Date of Conferral





Public Policy and Administration


Gema Hernandez


The number of motor vehicle accidents that occur as a result of driving while talking on

mobile devices increases each year. Distracted driving is dangerous; however, policy

researchers have not focused on adults who talk on mobile devices as they drive children

to and from daily events. This study focused on the experiences of soccer parents, an

important focus because of soccer's year-long duration that requires a large amount of

driving in addition to the other daily tasks of parenting. The purpose of this

phenomenological study was to investigate the perceptions of parents of child soccer

players regarding the motivations for and risks of talking on mobile devices while

driving. The theoretical framework for this phenomenological study was the self-determination theory. Data were collected by electronic surveys using a convenience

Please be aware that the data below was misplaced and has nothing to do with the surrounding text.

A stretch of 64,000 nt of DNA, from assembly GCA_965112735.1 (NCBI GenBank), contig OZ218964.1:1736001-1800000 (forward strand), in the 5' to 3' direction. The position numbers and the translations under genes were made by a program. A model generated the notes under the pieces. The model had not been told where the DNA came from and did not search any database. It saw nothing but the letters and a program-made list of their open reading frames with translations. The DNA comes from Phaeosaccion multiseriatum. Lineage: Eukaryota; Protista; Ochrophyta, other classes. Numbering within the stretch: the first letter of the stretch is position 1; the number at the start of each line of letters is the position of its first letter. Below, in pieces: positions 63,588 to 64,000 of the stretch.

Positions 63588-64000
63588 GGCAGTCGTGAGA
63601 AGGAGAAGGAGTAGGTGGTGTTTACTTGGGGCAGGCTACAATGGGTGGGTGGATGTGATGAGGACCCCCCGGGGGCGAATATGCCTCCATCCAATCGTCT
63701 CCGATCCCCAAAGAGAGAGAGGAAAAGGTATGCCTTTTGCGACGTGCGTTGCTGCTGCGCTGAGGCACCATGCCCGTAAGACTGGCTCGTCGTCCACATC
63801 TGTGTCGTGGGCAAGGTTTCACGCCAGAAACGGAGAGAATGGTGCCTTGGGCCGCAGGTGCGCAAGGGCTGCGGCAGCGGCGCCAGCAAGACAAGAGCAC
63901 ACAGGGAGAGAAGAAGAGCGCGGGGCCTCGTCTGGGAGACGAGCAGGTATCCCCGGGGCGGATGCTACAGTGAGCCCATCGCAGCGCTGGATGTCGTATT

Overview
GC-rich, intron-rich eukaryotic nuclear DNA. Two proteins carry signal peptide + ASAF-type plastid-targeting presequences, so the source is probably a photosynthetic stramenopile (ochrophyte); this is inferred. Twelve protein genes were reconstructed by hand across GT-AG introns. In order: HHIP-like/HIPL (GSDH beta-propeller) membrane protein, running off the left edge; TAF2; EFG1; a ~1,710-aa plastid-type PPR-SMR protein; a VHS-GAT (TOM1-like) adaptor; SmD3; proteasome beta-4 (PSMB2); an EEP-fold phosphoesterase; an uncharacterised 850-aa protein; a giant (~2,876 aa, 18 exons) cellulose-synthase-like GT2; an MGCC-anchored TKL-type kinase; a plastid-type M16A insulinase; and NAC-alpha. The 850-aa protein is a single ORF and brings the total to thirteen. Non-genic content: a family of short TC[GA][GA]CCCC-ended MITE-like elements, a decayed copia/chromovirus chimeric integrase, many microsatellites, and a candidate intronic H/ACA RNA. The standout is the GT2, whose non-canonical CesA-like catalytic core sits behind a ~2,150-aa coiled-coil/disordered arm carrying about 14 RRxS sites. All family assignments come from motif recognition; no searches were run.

sample of 10 couples and 4 single parents of children who play soccer for a team in a

southern state. Data were analyzed using the constant comparative method in which

patterns were identified and coded into themes. The key findings were that the parents

had different perceptions of the risks and motivations for talking on mobile devices while

driving. There were participants who viewed talking on mobile devices as risky while

others did not perceive talking on mobile devices while driving as a risk.

Recommendations include conducting further research on parents who drive children to

and from soccer practices, while talking on mobile devices, in order to gain better

understanding of what motivates people to choose to talk on mobile devices while

driving. The implications for positive social change include informing policy makers

about the importance of increasing awareness and educating the public about the risks of

talking on mobile devices while driving.